2) Imports and leftovers. In the late Nineties, NBC tried to rebrand its annual slate of summer reruns with the slogan, “If you haven’t seen it, it’s new to you!” That philosophy now applies to any scripted show you see on the broadcasters over the next few weeks. In some cases, this involves the time-honored tradition of passing off Canadian shows — like NBC’s perfectly competent hospital drama Transplant — as their own. Mostly, though, the “new” shows over the next few weeks are ones that already aired on places most network viewers do not watch, or haven’t even heard of. Did you know, for instance, that Spectrum Cable has for the last two years been the home of a Bad Boys spinoff called L.A.’s Finest, starring Gabrielle Union and Jessica Alba? Fox is betting that you don’t, which is why first-season repeats of that show will be leading off Fox’s Monday schedule starting tonight. Later in the evening, CBS has its own recycled Spectrum show: Manhunt: Deadly Games, a true crime miniseries starring Cameron Bitton from Mindhunter (always with the hunting, this guy) as 1996 Olympic bombing hero/suspect Richard Jewell(*). CBS will also be airing some One Day at a Time episodes from sister cable channel Pop, while the CW is borrowing episodes of recently canceled, already forgotten shows from less popular streaming services, like Swamp Thing (from DC Universe) and Tell Me a Story (from CBS All Access).
(*) While the networks are busy treating Spectrum as their farm system, it’s a bit surprising, or at least sad, that NBC under these extraordinary circumstances won’t be airing the Mad About You revival that Spectrum premiered in 2019.
Technically, there will be a couple of new-ish shows on Fox this week: Filthy Rich, a soap opera starring Kim Cattrall and Gerald McRaney as heads of a televangelism empire; and Next, a thriller with John Slattery as a tech mogul who believes his old company’s artificial intelligence project is killing people. But both of those were ordered a year and a half ago, and were meant to air last season; that they were still sitting on a shelf, ready to be dusted off for a cataclysmic situation like this, should tell you most of what you need to know.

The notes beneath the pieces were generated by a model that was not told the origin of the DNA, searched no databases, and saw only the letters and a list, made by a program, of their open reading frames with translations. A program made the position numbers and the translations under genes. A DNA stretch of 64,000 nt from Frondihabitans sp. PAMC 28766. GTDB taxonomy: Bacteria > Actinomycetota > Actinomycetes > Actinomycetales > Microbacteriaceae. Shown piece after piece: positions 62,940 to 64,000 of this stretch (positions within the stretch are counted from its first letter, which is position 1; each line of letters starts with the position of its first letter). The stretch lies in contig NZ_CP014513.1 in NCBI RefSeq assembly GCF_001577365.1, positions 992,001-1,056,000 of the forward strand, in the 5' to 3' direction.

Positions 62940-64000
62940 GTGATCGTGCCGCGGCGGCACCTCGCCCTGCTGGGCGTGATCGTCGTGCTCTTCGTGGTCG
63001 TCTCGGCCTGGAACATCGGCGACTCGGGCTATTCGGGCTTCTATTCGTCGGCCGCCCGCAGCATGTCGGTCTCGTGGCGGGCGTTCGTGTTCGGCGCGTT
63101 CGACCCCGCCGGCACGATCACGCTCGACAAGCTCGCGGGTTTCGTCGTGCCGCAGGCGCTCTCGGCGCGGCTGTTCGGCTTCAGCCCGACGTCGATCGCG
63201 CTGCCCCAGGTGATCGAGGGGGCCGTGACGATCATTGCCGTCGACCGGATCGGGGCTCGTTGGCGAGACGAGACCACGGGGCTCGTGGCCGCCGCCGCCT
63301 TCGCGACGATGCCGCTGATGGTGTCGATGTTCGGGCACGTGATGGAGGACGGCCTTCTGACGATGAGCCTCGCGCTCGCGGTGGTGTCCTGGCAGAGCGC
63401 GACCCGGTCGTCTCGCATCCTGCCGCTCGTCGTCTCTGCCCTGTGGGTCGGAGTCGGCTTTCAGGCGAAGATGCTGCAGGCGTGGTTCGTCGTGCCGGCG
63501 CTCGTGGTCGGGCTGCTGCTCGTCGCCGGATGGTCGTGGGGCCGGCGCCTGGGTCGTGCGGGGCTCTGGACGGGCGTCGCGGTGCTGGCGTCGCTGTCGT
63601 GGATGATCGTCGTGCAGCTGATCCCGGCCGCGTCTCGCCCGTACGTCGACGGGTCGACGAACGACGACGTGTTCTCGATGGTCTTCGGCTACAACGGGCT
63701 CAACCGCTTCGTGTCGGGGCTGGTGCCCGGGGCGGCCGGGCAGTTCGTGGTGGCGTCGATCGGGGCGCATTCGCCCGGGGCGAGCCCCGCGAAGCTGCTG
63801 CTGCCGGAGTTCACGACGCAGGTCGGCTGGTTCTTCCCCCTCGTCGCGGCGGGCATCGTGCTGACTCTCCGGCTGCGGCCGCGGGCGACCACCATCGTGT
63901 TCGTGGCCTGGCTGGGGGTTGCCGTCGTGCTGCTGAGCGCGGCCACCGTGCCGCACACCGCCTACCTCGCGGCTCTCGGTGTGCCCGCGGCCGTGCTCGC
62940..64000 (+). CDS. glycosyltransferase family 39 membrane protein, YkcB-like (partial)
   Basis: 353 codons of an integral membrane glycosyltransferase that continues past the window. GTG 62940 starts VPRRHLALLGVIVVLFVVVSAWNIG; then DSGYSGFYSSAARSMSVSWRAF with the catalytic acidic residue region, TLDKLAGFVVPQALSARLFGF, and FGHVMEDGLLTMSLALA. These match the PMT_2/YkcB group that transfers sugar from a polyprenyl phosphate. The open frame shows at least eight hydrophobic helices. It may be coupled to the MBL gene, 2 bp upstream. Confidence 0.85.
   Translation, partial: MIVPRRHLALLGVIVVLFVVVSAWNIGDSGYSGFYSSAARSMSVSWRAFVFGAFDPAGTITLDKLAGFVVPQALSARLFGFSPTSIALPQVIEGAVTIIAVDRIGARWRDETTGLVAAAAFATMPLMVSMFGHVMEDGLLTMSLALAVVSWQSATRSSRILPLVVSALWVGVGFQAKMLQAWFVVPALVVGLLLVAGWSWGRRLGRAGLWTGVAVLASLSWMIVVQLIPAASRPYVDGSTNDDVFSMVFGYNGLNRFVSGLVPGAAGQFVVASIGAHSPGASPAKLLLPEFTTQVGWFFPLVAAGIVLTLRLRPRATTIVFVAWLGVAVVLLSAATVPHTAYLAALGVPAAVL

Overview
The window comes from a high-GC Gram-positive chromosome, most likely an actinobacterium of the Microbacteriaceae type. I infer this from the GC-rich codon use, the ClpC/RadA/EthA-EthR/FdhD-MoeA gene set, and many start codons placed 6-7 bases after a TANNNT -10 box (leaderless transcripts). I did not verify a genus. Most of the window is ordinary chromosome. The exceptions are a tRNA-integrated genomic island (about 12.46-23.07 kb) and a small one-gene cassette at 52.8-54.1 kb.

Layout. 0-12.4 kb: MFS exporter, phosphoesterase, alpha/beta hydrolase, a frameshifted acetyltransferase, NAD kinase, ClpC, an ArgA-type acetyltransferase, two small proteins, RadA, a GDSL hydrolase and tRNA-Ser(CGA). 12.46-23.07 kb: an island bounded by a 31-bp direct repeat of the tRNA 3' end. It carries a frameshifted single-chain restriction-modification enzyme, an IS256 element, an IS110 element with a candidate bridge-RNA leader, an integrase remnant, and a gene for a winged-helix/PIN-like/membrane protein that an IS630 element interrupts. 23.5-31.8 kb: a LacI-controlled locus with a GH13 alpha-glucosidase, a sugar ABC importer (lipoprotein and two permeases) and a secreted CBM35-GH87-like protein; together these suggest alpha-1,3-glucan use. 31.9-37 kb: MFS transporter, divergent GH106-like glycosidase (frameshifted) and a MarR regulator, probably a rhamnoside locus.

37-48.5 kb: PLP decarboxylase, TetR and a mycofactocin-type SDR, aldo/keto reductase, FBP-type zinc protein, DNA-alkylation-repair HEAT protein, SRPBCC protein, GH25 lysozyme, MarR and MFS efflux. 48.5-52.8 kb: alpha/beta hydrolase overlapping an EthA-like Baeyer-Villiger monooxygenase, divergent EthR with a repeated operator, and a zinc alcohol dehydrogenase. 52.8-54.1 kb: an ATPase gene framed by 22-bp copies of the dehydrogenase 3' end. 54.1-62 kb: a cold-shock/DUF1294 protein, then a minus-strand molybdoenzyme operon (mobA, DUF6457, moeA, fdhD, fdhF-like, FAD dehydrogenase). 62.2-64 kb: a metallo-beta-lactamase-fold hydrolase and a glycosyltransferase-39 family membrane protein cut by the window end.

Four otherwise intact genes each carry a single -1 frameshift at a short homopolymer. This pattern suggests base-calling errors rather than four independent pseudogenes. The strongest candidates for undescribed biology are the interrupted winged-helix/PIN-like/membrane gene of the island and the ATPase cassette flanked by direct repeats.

3) Repeats. Because if you haven’t seen it… well, you know.
The broadcast shows that have been able to go back to work in theory will have new episodes in a couple of months. Law & Order: SVU, for instance, began filming again last week. They will be taking 10 days to film each episode, rather than the usual eight, to accommodate new filming regulations, so the show is scheduled to air its season premiere on November 12th. A number of other high-profile shows like This Is Us are planned to be back around the same time.
In that respect, this fall season won’t be that different from the last time Premiere Week was so thoroughly disrupted. Back in 1988, a Writers Guild of America stretched into the summer, endangering the usual fall premiere routine. The networks began threatening to bring back old shows, and even reuse old scripts, to prove they could get by without the WGA, though the only one that made it to air was a Mission: Impossible revival with Peter Graves and a new cast. And even that only wound up recycling a handful of old scripts, because the strike was settled in time for most of the big shows to premiere in late October or early November.
The broadcast nets went back to business as usual after that 1988 disruption of Premiere Week. Of course, at that point, they were essentially the only game in town. That’s no longer the case. The broadcast business model is under siege from all corners. It’s not just that their ratings are way down, as many viewers look elsewhere first for their programming options, but that viewers below a certain age are barely aware, if at all, that the broadcasters exist, and think of something like the CW’s Riverdale as that show they watch on Netflix. Premiere Week, while outdated, at least remained a noisy enough event to cut through a bit of the social media clutter every September. That obviously won’t be happening this week, and what broadcast premieres we manage to get before 2021 will be too scattered to generate a similar level of hype.
As Covid casualties go, the 2020 Premiere Week is an incredibly minor one. Lately, it’s rare to find even one or two fall broadcast shows to get excited about in a given year, let alone find a season like the remarkable fall of 2004, when Lost, Desperate Housewives, and Veronica Mars all debuted within days of one another (and House and Grey’s Anatomy followed over the next few months). Considering all the other tumult in the industry right now, it’s not hard to imagine the people steering these big, old ships taking this opportunity to rethink whether Premiere Week, and the other aspects of the production calendar that were inspired by it, still make sense, if and when the world returns to something resembling normal. Chevy has other ways these days to market its fall line, after all.